Davis Goodman felt the call to missionary aviation while he was still on active duty in the United States Air Force That career spanned 24 years and included over 11,000 flight hours, 113 combat missions in Vietnam, and 33 decorations and awards, including the Distinguished Flying Cross and 6 Air Medals.
The door to missionary aviation opened to Davis as he left the Air Force and was asked by the President of Piedmont Bible College (later Piedmont Baptist College) to help establish a new missionary aviation training department and degree program just being formed by the college. Flight training operations began at Smith Reynolds Airport (KINT) in Winston-Salem, NC in the fall term of 1974 with a borrowed airplane, 9 students, and Mr. Wayne Hurst as the lone instructor. In January 1975, Davis agreed to join the endeavor and later that year founded the Missionary Aviation Training Institute (MATI), became its Director, and purchased its first airplane (a Cessna 150).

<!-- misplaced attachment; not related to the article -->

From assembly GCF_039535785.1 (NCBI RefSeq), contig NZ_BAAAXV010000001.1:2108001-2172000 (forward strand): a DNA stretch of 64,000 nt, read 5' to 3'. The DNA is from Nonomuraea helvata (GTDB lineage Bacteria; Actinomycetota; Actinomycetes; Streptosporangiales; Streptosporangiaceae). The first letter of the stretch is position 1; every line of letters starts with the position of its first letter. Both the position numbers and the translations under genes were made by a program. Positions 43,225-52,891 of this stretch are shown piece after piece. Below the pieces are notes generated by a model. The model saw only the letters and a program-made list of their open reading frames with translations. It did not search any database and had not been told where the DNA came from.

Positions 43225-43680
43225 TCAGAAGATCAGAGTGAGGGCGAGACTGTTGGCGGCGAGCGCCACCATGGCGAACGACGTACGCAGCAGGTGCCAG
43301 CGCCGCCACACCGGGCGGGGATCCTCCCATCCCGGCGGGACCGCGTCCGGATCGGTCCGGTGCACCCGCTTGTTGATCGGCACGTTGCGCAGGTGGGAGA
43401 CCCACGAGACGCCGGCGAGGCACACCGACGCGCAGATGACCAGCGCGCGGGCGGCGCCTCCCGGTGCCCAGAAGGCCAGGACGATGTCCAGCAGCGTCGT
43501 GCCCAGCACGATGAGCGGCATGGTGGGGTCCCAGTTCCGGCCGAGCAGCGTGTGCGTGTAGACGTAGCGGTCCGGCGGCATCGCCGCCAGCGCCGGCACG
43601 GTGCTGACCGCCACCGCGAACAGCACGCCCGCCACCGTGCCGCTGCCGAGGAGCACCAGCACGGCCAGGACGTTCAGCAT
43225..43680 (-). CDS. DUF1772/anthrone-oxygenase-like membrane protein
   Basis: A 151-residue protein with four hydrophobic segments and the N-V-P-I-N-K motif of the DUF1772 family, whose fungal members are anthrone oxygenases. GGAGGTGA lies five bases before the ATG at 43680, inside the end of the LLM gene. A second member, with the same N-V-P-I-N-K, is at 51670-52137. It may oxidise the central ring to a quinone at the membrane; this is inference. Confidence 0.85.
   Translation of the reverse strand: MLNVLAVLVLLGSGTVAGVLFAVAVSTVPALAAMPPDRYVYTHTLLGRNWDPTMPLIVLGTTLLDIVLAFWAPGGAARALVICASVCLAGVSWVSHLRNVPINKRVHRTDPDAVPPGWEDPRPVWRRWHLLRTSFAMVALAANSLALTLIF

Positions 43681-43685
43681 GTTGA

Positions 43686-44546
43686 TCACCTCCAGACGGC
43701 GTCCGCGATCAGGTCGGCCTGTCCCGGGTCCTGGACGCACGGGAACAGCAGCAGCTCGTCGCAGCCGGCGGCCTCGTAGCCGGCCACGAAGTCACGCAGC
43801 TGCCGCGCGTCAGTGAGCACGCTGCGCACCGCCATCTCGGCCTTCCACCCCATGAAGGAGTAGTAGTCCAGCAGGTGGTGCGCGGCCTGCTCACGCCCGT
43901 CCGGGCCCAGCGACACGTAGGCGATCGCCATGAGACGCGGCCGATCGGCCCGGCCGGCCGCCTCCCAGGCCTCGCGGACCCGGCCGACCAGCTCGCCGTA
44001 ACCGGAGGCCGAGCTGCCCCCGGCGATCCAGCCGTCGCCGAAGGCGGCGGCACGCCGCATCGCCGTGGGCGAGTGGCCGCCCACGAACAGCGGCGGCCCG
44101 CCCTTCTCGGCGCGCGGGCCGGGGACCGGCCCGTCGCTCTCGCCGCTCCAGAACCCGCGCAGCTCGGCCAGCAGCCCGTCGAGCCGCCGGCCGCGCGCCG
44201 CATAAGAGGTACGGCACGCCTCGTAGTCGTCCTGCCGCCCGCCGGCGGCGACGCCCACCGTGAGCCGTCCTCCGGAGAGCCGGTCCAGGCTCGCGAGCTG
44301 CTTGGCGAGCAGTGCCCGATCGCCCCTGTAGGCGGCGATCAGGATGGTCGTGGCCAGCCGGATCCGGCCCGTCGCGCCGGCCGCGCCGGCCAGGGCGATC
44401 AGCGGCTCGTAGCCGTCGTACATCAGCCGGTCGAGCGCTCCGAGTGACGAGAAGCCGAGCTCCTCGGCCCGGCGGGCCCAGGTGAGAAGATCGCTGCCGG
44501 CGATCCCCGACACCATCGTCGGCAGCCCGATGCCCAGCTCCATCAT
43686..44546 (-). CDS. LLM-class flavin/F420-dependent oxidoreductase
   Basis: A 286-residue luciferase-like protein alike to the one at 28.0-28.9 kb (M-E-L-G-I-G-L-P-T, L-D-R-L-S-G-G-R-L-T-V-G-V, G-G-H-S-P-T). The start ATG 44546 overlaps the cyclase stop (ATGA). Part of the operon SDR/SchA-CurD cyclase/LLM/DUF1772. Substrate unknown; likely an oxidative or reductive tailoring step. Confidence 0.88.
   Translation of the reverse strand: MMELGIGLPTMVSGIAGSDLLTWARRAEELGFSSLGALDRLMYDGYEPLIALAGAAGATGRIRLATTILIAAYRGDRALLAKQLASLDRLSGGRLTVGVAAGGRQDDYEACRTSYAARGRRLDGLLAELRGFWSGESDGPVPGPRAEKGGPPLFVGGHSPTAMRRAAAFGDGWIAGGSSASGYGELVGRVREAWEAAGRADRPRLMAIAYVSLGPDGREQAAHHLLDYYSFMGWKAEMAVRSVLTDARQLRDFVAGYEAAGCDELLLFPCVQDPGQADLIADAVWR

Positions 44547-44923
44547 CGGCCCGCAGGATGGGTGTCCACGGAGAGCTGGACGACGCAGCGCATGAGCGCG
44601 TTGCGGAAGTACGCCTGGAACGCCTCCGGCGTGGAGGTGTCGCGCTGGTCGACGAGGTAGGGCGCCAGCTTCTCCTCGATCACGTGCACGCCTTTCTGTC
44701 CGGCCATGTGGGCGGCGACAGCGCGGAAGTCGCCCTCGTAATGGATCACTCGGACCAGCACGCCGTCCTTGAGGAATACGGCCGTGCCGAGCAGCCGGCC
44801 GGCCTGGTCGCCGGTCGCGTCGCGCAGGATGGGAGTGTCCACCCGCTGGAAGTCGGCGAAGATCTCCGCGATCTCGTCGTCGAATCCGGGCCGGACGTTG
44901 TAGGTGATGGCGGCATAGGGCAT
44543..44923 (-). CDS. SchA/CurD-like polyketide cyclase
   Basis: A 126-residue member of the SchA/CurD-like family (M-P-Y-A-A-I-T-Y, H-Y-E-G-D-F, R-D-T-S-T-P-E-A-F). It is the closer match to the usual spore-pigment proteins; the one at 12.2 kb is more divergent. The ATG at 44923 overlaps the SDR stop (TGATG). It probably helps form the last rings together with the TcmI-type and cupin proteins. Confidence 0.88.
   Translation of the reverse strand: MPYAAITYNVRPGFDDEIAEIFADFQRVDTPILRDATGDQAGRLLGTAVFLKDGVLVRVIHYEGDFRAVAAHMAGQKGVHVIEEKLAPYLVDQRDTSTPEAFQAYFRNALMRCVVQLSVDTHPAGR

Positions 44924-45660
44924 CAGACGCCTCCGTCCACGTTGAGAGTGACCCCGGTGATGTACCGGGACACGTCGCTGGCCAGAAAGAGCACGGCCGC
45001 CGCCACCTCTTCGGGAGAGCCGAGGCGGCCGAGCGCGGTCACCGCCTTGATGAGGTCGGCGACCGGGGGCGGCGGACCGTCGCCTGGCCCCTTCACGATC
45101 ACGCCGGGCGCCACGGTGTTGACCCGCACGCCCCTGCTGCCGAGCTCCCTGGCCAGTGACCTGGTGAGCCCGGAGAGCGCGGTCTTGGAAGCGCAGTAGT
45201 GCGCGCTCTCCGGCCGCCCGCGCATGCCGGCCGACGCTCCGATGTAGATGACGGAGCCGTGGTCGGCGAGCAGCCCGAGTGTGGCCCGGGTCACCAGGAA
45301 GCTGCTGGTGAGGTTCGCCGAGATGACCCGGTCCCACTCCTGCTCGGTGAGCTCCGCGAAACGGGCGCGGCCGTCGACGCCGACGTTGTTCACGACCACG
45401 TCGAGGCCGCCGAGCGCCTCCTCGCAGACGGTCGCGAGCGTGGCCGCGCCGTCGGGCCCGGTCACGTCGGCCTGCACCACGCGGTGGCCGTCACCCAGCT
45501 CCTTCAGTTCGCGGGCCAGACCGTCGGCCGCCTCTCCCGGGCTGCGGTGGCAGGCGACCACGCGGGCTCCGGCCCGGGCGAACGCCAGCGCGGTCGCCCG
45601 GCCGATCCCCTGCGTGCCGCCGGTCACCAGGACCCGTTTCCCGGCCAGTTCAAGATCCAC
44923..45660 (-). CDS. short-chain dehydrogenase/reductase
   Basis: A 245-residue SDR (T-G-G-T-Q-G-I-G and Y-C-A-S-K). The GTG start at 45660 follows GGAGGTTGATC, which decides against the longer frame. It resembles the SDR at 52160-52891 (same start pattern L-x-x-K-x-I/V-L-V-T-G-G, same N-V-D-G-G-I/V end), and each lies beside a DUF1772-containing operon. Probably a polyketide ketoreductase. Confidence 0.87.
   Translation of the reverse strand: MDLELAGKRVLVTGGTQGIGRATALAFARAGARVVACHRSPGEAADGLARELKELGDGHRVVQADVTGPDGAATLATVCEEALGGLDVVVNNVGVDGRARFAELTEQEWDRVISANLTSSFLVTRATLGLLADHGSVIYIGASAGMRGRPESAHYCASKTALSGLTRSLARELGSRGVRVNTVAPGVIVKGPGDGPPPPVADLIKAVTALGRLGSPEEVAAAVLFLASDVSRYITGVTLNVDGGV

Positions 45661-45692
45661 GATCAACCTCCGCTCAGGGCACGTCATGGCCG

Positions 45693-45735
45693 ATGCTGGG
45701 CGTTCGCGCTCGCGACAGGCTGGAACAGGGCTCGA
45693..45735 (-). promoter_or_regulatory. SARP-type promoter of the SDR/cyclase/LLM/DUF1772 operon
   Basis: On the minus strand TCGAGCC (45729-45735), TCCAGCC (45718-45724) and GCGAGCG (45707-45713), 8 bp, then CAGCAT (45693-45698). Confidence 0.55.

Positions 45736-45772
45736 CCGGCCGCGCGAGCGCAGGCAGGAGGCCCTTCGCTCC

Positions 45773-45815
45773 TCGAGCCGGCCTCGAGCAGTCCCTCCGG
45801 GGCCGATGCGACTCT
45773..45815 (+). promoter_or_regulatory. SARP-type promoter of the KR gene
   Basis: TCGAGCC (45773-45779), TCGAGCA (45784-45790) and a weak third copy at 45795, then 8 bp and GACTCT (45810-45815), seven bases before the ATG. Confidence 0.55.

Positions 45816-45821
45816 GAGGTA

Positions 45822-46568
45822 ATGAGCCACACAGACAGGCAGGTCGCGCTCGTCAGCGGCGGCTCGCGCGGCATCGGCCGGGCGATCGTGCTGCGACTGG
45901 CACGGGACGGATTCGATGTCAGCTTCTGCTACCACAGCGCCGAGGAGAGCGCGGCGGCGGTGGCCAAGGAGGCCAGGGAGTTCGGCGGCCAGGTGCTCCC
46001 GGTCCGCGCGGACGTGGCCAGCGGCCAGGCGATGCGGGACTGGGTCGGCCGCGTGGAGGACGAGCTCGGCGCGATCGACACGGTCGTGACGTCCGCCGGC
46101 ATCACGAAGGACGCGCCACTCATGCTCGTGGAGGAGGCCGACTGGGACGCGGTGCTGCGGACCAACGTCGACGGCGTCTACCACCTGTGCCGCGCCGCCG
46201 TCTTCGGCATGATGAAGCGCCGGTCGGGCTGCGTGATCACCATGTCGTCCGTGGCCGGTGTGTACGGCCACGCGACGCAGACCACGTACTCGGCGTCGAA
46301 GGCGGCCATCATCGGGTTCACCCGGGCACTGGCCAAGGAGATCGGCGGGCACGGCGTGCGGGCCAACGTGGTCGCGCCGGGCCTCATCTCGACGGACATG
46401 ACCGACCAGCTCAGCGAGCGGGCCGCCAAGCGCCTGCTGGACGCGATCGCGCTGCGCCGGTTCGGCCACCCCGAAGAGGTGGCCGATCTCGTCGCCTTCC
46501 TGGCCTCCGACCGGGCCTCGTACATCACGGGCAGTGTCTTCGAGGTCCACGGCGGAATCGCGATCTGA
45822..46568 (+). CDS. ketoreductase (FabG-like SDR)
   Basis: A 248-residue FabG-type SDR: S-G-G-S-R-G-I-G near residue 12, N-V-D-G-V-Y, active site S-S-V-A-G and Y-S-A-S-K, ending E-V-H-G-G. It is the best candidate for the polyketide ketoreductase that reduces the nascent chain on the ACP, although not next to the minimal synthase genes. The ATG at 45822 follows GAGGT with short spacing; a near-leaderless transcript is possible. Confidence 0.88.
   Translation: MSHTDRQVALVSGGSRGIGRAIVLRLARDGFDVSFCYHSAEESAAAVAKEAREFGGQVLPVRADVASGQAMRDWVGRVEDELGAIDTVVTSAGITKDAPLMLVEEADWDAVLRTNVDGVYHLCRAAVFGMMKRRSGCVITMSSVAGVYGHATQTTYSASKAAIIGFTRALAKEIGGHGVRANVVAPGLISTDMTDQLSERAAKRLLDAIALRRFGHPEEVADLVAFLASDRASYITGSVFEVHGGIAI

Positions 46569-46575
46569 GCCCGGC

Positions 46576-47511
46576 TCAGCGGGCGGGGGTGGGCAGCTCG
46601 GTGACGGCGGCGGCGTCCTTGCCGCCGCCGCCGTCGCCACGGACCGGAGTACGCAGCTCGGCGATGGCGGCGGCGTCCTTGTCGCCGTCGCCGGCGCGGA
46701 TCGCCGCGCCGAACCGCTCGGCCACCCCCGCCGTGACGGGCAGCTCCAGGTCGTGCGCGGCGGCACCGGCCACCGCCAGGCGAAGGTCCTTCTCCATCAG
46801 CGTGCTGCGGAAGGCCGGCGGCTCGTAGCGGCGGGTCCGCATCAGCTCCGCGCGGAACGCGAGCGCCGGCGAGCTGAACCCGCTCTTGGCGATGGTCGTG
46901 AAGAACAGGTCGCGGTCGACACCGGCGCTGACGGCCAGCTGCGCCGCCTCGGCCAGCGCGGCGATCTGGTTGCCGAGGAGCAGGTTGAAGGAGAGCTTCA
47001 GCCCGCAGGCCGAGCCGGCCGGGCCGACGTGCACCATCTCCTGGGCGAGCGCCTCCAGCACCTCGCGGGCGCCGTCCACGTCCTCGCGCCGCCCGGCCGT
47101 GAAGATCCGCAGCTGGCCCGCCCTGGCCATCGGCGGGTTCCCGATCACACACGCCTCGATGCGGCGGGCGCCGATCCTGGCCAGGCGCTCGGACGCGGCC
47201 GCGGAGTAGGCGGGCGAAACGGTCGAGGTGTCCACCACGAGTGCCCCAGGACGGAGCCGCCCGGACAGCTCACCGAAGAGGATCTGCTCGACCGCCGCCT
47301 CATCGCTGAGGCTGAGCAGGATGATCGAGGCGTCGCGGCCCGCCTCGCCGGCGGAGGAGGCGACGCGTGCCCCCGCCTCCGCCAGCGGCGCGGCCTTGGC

The program quickly out-grew its rented facility and in 1979 the Sugar Valley Airport (31A) was leased. The move to Sugar Valley accompanied a name change to Missionary Aviation Institute (MAI) and allowed space for the addition of an A&P (Airframe & Powerplant) Mechanic School which opened in 1981. Finally, with aircraft, facilities, staff, and students firmly in place, Davis Goodman handed ownership and operational control of MAI and Sugar Valley Airport to Piedmont Baptist College in 1984.
This is where the story of Harvester’s International Mission really begins.